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Seeing the Difference: Primary Eyecare Services is Backing Dry January

Photo of a woman refusing a glass of wine

18 January 2024

As ‘Dry January’ continues, we look at the demonstrable correlation between levels of alcohol consumption and eye health – a connection to be borne in mind all year round.

First launched in 2013, the concept of Dry January was introduced as a way of raising awareness about the potential health benefits of reducing or eliminating alcohol consumption, while also encouraging a positive change in drinking habits. Over the past decade, Dry January has gained popularity and is welcomed by many individuals as an opportunity to kick-start a healthier lifestyle at the beginning of a new year, including reassessing their relationship with alcohol.

The Effects Of Alcohol on Eye Health

Primary Eyecare supports the often-overlooked link between reducing or eliminating alcohol consumption and improving eye health and is encouraging all our practices to talk to patients about the current campaign and how it can help to maintain the quality of their vision.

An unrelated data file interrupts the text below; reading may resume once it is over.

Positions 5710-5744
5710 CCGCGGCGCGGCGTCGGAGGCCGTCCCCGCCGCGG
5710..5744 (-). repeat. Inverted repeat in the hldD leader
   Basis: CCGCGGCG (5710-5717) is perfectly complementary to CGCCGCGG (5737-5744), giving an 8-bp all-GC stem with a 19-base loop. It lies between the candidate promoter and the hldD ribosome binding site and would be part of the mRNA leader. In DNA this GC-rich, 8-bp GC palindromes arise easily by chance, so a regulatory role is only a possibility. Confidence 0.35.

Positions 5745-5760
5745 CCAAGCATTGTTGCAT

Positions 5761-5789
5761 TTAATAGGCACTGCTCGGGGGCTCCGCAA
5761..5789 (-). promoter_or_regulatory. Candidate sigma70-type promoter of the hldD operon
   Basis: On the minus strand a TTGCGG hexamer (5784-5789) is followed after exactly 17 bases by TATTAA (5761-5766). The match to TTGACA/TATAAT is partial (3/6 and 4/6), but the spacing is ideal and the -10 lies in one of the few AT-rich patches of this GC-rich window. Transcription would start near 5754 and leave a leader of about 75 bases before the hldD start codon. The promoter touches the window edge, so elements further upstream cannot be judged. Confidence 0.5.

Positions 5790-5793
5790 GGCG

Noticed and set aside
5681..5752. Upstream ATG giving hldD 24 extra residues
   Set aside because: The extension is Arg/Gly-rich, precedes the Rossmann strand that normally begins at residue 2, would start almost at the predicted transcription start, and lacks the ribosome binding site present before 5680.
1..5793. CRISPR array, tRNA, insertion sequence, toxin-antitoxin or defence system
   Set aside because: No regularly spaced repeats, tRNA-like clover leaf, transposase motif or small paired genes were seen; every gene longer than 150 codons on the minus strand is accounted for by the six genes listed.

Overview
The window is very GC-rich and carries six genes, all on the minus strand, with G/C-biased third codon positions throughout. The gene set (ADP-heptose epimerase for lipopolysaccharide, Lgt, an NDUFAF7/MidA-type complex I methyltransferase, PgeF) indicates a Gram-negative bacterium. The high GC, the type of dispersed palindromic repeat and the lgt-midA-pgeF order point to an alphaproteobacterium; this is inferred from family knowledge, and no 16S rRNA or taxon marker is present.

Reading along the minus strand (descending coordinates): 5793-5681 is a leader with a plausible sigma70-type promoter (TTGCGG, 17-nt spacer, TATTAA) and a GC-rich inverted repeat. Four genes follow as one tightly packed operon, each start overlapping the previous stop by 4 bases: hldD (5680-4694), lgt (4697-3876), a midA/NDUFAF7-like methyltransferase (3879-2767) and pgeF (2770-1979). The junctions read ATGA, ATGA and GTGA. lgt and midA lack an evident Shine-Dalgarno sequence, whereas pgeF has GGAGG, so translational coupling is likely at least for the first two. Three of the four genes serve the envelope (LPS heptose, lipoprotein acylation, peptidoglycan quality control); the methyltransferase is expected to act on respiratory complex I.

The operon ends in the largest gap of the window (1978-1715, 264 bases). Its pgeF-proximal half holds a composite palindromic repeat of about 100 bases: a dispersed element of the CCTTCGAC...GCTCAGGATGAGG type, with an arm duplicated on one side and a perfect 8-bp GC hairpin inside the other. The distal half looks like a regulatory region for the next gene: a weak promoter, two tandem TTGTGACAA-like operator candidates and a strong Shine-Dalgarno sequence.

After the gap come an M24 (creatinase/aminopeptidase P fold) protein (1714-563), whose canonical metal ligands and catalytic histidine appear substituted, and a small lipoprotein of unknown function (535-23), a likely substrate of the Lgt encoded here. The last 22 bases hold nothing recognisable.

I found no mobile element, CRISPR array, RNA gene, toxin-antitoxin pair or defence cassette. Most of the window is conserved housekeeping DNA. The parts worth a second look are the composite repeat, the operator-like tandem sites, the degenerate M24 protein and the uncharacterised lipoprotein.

In a blog post published by an NHS optometrist on behalf of the NHS BSA, the difference between long and short term eye damage is explored, stressing that people who are heavy drinkers are at a much higher risk of experiencing both temporary and permanent adverse effects.

Short-Term Impacts

Dryness – studies suggest that even a little amount of alcohol can increase and intensify dry eyes

Twitching eyes – excessive alcohol intake can cause eye twitching or myokymia.

Slow pupil reaction – alcohol can cause the iris to dilate much slower than normal.

Damage to contrast perception – alcohol can affect the ability to make distinctions between different objects based on how light or dark they are.

Migraines – possibly accompanied by sensitivity to light and other related vision problem, migraines can be caused by drinking too much alcohol.

Rapid Eye Movement – alcohol can help people fall asleep quicker, but increases non-REM sleep and decreases REM sleep – which means losing out on the more beneficial, refreshing deeper sleep cycles.

Long-Term Impacts

Optic neuropathy – this condition can cause loss of vision,  usually painless. In addition, the disorder can decrease peripheral vision and cause difficulty seeing colours.